I’ve made points in many articles prior to this on the subject of black vs white magic. What the difference is, and why the names are (racist) misconceptions, etc etc.
In this post, my hope is to expound on the brief arguments I’ve made, really flush out and go into detail about this subject, which seems to be a pretty big deal in the witchcraft community at this time.
What is the Difference Between Black Magic and White Magic?
Much like cultural appropriation, the use of curses, and the Hoodoo vs Voodoo debate, the difference between black and white magic is something not a lot of people talk about.
But sure is something that really needs to be discussed so that future generations of witches do not make the same mistake of falling into the ignorant trap of racist witchcraft practices.
My hope is by the end of this article, you will have a clear understanding of why the terms ‘black’ and ‘white’ magic are inappropriate. Perhaps other terms you can use in their place. And the misunderstanding about there only being a binary among types of witchcraft.
Let’s get started, shall we?
Black Magic Term
First, let’s tackle the subject of ‘black’ magick. To put it bluntly, this is a racist term.
Mainstream ‘black’ magic is known to be based off of magical practices that come from Africa.
‘Black’ magic refers to evil, bad and negative magic used to harm and destroy.
The association with ‘dark’ magic and African/African American people is racist, making ‘black’ and ‘dark’ magic racist terms that are highly offensive and inappropriate.
White Magic Term
The same applies to the term ‘white’ magic, but in a different way.
Mainstream ‘white’ magic is known for being good, positive, and healing magic associated with witchcraft practices that have their origins in Europe.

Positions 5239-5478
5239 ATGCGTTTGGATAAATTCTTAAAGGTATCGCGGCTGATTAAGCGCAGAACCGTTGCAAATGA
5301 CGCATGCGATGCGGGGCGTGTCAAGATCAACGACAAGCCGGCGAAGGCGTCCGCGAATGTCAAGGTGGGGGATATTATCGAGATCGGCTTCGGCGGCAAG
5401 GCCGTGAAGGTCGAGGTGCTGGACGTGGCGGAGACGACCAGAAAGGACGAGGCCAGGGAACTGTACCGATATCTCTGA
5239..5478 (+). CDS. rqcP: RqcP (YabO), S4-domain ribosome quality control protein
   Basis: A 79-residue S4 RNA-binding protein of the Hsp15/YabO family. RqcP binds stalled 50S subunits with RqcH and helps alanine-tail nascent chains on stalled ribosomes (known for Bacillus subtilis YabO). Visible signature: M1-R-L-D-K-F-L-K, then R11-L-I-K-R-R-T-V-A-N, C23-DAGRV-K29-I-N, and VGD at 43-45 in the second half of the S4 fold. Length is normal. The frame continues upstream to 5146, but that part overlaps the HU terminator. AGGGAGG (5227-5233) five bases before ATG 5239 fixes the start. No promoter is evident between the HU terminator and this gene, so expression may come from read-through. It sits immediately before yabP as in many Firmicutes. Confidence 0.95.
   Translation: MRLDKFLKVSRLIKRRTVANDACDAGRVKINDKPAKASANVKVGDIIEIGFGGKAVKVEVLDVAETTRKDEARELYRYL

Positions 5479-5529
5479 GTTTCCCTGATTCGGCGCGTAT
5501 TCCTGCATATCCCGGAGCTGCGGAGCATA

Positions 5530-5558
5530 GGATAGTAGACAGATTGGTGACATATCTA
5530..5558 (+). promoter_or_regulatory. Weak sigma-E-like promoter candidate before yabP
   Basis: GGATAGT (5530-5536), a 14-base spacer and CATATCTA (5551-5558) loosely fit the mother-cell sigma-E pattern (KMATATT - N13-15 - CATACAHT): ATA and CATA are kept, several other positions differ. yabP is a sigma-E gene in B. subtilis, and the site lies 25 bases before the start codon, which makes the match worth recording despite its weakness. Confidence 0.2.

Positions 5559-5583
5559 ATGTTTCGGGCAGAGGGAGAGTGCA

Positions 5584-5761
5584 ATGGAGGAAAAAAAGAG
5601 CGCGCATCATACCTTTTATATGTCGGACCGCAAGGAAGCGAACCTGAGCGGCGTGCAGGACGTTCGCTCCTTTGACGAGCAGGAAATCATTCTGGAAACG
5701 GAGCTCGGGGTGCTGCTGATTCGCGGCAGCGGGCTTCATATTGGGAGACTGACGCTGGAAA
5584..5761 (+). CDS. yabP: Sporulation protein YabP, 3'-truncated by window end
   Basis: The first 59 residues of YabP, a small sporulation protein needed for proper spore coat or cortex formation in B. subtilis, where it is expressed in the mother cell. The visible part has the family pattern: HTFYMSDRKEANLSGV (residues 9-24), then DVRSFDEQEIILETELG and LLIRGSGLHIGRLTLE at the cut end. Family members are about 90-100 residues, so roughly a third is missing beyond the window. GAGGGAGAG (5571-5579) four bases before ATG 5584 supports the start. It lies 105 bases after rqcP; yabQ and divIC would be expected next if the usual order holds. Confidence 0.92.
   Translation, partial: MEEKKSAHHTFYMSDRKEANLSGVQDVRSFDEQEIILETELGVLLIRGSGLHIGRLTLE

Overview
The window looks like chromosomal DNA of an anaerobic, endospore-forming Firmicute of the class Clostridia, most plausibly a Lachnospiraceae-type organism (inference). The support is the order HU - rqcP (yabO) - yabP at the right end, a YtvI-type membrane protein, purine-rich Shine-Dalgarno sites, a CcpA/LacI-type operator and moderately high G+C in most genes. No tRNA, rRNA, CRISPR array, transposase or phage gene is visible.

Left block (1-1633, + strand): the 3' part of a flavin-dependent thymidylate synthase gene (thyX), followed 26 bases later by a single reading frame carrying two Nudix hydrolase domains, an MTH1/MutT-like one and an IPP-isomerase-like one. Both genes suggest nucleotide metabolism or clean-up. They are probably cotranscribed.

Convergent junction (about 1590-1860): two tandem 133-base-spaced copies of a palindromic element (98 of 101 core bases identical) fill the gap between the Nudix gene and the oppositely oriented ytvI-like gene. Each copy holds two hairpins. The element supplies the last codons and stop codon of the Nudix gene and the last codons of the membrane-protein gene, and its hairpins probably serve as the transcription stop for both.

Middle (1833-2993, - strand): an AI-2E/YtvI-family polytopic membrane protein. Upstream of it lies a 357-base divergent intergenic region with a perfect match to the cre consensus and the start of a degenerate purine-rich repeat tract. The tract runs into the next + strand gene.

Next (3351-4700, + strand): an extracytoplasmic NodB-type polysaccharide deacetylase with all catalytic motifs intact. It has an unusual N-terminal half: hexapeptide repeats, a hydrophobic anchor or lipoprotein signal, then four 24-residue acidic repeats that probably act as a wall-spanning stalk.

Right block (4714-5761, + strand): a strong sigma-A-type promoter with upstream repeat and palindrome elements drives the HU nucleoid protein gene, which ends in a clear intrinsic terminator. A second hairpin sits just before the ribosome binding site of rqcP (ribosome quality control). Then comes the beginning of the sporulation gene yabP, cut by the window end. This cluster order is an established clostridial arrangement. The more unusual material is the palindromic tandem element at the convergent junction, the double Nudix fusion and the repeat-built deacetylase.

The comparison in these titles implies that ‘white/European’ is good and ‘black/African’ is evil.
The terms are racially charged. They come with a whole history of genocide, slavery and oppression. And as I said before, are incredibly offensive and inappropriate.
Black vs White Magic: Alternative Terms
Now that I have that part out of the way, let’s discuss alternative terms for these kinds of practices, and their misconceptions.
Witchcraft as an entity is neither good nor evil, positive nor negative.
Magic itself is a tool.
Like any tool, it can be used for good or evil. A curse can be used for good purposes.
A love spell can be used with bad intentions. The magic is not one way or the other.
The caster/user is the one who determines the emotion behind the magic.
That being established, we can safely assume there is no such thing as ‘black’ or ‘white’ magic.
So, what is there, then?
Think of sports.
You have part of the team playing offense, and part of the team playing defense. That’s how witchcraft can be, too.
Chaotic, or Baneful, magic that uses cursing and the like, is simply a style of magic that focuses on an attack strategy.
Protective, or Healing, magic is a style of the craft that concentrates on a defense strategy.
Think of Wards, if Wards are a protection magick, a witch’s shield, then it is safe to say that Cursing, an attack magic, could be considered a witch’s sword.
The difference is not that one is evil and one is good. But in that one is used for protection and one is used for attacking. Both can be used for noble purposes and intentions. It all depends on the user.
Magic Rituals Comparison
Let’s compare rituals.
In a defensive style ritual, for example, the simplest kind of protective spell is casting a Ward.
In Warding you are using energy to put up a barrier or force field to keep something. Usually a negative entity or bad energy, out.
If we compare this to the simplest kind of Cursing, which I call Striking, where one uses a burst of energy to hit or bombard their target, you will find the same underlying principle and technique.
That is the manipulation and complete control over energy. Energy, as we all know, is the driving force behind all spells and rituals in witchcraft.
Being in perfect alignment with your intentions and your purpose for performing any given spell can take a while to master. But it is necessary to a point in order to get your desired results.
To wrap up, I would just like to say that I am, in no way, perfect.
I have practiced witchcraft for over a decade and it has taken me all that time to learn what I have.
I enjoy sharing it, but I just want to make it clear that I have made mistakes, and that you will too.
Do not let mistakes discourage you.
If you catch yourself screwing up, committing cultural appropriation or subconscious racism, or lacking the motivation to properly channel energy for a spell, do not beat yourself up about it.
Learn from your mistakes, fix the problem, move on, and grow as a person and as a witch.